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Just a final reminder of the courses we are running next month.

The Mitchell Centre will be running a Summer School at the University of Manchester from June 17 -21, 2013.
We will offer two courses as follows

Course Requirements:

We stress that the emphasis of this course is on substantive concepts and hands-on practical experience of using the software packages UCINET and Netdraw but background theoretical material will be presented as necessary. It is advisable for participants to bring their own laptops running windows (Macs will need to have a pc emulator) and to have downloaded the software in advance. This can be done for a free period of time from the

Course Summary
This is an introductory course, covering the concepts, methods and data analysis techniques of social network analysis. The course begins with a general introduction to the distinct goals and perspectives of social network analysis, followed by a practical discussion of network data, covering issues of collection, validity, visualization, and mathematical/computer representation. We then take up the methods of detection and description of structural properties, such as centrality, cohesion, subgroups and positional analysis techniques. This is a hands on course largely based around the use of UCINET software, and will give participants experience of analyzing real social network data using the techniques covered in the workshop. No prior knowledge of social network analysis is assumed for this course.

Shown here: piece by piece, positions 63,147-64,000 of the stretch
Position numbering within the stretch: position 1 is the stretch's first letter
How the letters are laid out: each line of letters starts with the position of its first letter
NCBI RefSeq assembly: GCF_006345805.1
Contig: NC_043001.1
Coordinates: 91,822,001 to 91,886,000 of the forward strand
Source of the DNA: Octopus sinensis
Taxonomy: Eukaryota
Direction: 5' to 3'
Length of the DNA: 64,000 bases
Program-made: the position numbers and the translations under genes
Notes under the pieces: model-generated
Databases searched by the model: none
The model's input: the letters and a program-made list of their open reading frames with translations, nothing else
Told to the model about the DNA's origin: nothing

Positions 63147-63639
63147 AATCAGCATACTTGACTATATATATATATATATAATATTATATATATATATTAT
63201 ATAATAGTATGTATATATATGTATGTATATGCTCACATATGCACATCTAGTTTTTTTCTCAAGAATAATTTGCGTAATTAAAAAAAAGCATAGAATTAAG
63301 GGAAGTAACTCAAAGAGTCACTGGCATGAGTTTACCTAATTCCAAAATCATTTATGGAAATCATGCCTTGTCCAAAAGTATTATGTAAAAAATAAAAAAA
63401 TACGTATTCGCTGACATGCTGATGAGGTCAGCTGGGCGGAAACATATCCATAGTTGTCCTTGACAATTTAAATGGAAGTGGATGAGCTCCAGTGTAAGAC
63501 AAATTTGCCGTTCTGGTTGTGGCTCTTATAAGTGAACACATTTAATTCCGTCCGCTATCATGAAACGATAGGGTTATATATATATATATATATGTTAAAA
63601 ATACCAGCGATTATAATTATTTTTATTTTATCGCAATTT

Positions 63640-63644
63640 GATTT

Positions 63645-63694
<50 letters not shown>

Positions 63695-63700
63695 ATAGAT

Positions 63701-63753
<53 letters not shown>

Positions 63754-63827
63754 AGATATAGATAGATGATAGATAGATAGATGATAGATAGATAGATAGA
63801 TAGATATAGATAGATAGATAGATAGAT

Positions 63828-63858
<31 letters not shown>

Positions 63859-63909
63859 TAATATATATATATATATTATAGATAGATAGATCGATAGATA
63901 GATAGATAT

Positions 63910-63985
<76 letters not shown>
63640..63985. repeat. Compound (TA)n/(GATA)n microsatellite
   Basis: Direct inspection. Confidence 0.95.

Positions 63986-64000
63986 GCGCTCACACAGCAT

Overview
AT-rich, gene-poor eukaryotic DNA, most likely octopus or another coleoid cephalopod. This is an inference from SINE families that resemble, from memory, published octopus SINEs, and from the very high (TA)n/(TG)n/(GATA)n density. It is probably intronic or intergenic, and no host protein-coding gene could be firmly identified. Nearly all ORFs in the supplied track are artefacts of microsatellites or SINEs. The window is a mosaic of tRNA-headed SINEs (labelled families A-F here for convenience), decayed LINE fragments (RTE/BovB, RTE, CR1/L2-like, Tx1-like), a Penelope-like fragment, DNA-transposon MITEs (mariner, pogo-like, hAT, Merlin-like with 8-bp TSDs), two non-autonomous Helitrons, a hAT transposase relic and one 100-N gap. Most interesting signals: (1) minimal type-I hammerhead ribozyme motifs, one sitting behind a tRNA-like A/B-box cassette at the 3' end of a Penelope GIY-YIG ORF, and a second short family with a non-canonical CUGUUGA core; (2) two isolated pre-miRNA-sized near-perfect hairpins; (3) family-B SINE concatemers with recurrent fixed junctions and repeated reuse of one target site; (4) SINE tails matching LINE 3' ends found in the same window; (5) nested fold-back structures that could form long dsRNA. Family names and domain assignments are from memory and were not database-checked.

Further information and booking can be found here

Course requirements

This course assumes basic statistical knowledge such as regression and familiarity with R together with a basic knowledge of social network analysis as given in the introductory course.

Course Summary

We begin by looking at ERGMs (Exponential Random Graph Models) using the software package PNET and also statnet in R. This allows us to answer questions such as: Are there more triads in my network than I would expect by chance? And more complex questions involving attributes such as am I more likely to be friends with someone who is a similar age to me? The course moves on to longitudinal data using the R version of the SIENA package. This looks at network formation over time and is an actor based model that allows for endogenous network effects (such as transitivity and popularity) as well actor attributes (such as homophily) to be included in the model. Finally the course will cover the use of permutation tests and some advanced descriptive methods which will depend on the participants interests.

Further information and booking can be found here

Mitchell Centre for Social Network Analysis
School of Social Sciences
Arthur Lewis Building
University of Manchester
Bridgeford Street
Manchester M13 9PL

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